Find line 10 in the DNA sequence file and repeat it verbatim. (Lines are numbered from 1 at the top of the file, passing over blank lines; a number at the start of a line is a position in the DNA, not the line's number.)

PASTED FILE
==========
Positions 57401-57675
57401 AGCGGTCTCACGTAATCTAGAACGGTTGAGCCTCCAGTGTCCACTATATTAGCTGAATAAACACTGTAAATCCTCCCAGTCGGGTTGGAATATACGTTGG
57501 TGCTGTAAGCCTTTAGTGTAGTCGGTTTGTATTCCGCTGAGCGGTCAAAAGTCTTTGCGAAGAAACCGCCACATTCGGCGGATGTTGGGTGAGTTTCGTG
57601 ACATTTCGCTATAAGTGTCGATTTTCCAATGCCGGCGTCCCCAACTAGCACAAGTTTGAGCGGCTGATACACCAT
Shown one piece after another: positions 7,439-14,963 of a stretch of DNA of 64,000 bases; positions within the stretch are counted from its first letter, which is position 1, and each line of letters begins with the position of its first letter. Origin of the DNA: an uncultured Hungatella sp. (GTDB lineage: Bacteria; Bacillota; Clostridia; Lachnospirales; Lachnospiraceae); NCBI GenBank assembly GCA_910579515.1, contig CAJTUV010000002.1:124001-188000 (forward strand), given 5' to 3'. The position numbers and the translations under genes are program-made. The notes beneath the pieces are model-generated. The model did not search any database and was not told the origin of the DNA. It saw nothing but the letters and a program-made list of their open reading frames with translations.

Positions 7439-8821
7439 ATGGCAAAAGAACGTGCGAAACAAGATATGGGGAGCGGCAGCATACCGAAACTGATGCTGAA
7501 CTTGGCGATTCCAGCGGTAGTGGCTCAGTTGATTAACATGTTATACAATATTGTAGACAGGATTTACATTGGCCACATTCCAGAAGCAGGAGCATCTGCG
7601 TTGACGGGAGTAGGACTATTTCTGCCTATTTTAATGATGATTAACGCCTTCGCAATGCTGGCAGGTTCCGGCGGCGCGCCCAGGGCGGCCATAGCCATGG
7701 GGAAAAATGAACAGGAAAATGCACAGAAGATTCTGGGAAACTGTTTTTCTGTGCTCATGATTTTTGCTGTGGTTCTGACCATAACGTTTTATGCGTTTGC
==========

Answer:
7701 GGAAAAATGAACAGGAAAATGCACAGAAGATTCTGGGAAACTGTTTTTCTGTGCTCATGATTTTTGCTGTGGTTCTGACCATAACGTTTTATGCGTTTGC